As I mentioned yesterday, I wanted to share some literary photographs from our holidays. We spent a week in Coniston, in the Lake District. Having only been once to the Lakes before, when we did a bit of a Beatrix Potter tour, it didn't take long for me to decide that we should stay at Coniston, purely on the basis that Arthur Ransome went there and based his Swallows and Amazons around the area.
On our first day we took a boat trip on the lake, the highlight of which was the commentary pointing out landmarks from Swallows and Amazons.
We saw Peel Island or rather "Wild Cat Island", to which we later donned our wetsuits and swam out to...
Although we could see elements of Wild Cat Island in it, it was really too small. If you're a big Swallows and Amazon's fan, then you may have read Christina Hardyment's book, Arthur Ransome and Captain Flint's trunk, and she posits that Ransome combined Peel Island with another larger island in his head. I agree with her.
We saw the house that was used as Beckfoot in the film of the book, which I watched when we got home last week.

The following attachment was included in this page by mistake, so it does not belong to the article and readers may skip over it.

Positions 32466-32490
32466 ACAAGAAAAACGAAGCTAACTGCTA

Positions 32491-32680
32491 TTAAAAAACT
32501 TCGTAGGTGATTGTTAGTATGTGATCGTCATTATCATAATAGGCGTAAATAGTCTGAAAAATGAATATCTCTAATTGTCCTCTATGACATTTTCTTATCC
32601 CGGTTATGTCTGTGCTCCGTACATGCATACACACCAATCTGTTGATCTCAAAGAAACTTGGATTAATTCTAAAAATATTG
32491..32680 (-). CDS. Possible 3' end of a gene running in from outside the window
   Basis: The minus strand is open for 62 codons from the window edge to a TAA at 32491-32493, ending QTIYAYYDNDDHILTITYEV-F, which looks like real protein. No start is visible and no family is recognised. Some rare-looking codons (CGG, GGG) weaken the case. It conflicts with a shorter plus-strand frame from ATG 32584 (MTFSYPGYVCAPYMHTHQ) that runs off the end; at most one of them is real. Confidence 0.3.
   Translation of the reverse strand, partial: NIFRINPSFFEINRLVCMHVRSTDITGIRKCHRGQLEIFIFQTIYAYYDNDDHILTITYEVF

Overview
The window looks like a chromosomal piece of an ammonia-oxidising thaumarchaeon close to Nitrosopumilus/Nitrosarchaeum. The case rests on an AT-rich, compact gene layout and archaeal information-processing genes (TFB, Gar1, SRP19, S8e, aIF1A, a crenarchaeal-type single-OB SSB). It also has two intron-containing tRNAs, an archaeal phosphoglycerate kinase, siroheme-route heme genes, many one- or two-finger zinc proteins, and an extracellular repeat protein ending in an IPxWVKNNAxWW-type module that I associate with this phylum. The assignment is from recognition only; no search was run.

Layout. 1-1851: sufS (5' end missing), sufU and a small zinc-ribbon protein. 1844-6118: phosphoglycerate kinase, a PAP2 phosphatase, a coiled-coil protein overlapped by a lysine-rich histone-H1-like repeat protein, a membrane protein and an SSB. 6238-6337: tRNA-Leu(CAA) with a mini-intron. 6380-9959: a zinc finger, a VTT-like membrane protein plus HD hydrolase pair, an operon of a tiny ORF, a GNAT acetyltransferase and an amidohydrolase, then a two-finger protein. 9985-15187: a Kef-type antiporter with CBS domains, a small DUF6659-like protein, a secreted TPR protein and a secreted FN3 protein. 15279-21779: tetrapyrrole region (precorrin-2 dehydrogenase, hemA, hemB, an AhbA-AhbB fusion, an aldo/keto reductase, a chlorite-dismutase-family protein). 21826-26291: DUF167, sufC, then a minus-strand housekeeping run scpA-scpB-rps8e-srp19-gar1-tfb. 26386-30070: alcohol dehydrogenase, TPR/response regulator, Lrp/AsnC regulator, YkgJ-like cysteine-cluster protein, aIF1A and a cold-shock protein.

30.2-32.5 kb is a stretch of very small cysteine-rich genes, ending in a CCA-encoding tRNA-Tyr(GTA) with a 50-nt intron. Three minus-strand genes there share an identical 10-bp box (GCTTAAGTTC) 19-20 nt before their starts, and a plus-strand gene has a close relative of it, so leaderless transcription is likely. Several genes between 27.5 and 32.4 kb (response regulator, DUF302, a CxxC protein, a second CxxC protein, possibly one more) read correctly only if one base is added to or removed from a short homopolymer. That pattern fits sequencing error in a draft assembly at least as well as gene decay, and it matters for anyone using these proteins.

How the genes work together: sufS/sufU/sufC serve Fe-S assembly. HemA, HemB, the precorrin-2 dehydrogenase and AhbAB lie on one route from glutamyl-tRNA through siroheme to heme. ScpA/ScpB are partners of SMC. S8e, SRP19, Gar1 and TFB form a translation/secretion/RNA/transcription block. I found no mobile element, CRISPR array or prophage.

...and the Swallows and Amazon's boathouse.
We later drove round to see Holly How, which the boatman had pointed out at the end of the trip and which it transpired we could see from our cottage.
Ransome wasn't the only literary figure associated with Coniston. We also visited the fascinating Brantwell, where the Victorian artist, social idealist, writer and general polymath John Ruskin spent the latter part of his life. It had breathtaking views over the lake:
As well as beautiful gardens. Here is my fiance sitting on John Ruskin's seat (I asked him to do a John Ruskin pose, so here he strokes an imaginery beard).
All in all a wonderful break!
Margaret Millar’s The Fiend (1964; 2016)
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